Three items of note:
– I honestly kind of liked the Szylak brothers in the act one flashback. It felt like a believable expansion of Springfield lore that Moe’s family would be small town reprobates like him. I guess they were added so there would be at least something recognizably Simpsons going on in that flashback, but it worked well enough. Also I think the barber was a young Crazy Old Man. Or Old Jewish Man, as they’ve re-dubbed him.
– There’s moments in this part that definitely stuck out to be as direct lifts from other series. The motel where the shootout occurs in act one is based on the motel featured from season three of Fargo. The motel sign reads “Free Peak TV in Every Room,” which doesn’t make much sense given it’s set in the 1970s. Ned’s abandoned and desecrated house and his off-the-grid cabin are clearly based on the ending episodes of Breaking Bad. And the ending showdown on the ice was reminiscent to the ending of the first season of Fargo. Again, though, these are all references, but there’s no real jokes associated with them. There’s also the moment where Ned and Homer drive past each other and we get shots of the two turning their heads to acknowledge each other in the cars, which I’m sure is a direct reference to something, but I don’t remember what. Also, Homer’s various disguises to throw off his trail on his way to Ned’s cabins I feel like must be references. Him in the biker getup at the diner might be Sons of Anarchy? I dunno. Again, par for the course with this series, it’s not actually funny, but it’s like a homework assignment to the viewer to find the source of all the references.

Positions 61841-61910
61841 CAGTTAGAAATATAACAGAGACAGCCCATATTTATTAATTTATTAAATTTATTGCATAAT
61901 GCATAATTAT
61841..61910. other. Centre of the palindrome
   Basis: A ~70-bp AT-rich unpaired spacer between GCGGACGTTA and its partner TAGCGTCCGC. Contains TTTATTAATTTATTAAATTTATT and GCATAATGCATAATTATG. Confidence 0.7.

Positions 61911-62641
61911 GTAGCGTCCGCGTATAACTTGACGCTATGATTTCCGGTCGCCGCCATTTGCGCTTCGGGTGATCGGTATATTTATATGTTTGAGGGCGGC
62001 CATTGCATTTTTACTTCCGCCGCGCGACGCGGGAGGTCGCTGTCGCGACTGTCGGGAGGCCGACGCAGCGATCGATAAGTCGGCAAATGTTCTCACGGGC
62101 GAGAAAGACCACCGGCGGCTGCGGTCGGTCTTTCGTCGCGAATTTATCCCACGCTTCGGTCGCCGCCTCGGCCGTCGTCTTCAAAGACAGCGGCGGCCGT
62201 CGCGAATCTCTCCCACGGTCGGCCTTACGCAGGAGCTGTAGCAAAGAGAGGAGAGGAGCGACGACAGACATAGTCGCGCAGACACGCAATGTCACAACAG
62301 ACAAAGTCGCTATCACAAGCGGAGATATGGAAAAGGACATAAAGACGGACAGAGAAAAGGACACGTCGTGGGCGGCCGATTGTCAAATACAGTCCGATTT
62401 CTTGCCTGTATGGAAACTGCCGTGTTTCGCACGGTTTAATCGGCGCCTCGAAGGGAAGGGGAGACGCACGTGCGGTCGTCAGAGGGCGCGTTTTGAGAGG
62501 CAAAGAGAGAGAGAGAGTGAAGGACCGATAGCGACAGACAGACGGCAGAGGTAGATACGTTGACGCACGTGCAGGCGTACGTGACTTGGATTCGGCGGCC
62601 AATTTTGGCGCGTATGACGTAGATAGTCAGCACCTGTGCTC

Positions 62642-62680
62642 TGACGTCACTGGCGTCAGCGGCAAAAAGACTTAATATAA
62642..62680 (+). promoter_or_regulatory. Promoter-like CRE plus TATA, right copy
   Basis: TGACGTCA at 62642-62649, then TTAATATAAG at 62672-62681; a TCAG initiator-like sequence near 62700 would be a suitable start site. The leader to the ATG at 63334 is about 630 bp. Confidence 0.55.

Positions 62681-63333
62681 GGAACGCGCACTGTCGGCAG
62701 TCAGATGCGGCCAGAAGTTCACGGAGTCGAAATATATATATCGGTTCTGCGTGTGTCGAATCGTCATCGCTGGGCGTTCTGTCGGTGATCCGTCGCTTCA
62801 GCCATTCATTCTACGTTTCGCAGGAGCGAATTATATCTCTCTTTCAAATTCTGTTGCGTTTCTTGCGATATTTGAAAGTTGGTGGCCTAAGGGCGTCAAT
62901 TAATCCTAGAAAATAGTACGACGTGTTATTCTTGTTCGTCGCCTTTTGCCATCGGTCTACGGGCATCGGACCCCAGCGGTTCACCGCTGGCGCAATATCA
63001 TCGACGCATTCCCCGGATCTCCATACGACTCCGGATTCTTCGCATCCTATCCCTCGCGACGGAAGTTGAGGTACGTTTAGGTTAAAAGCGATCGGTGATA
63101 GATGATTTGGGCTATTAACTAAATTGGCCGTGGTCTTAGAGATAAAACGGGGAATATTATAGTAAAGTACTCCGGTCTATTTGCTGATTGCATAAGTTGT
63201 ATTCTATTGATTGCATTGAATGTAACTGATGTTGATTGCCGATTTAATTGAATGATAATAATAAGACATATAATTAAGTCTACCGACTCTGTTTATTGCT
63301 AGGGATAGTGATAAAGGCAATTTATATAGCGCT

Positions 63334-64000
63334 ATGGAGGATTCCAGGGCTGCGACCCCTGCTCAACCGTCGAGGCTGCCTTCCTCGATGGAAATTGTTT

– The flash forward seeing a 13-year-old Bart and 11-year-old Lisa for one scene almost made me want to see more of them, but this series has had a pretty shit track record recently with future episodes. Honestly though, I think an episode about Bart and Lisa in high school has potential in the right hands, but I’m not gonna be holding my breath about that.

712. A Serious Flanders (Part One)

Original airdate: November 7, 2021

The premise: In a parody of prestige crime thrillers, Ned Flanders finds an incredible amount of money and donates it to the local orphanage, which ultimately puts him in the sights of a ruthless debt collector who will do anything to reclaim his cash.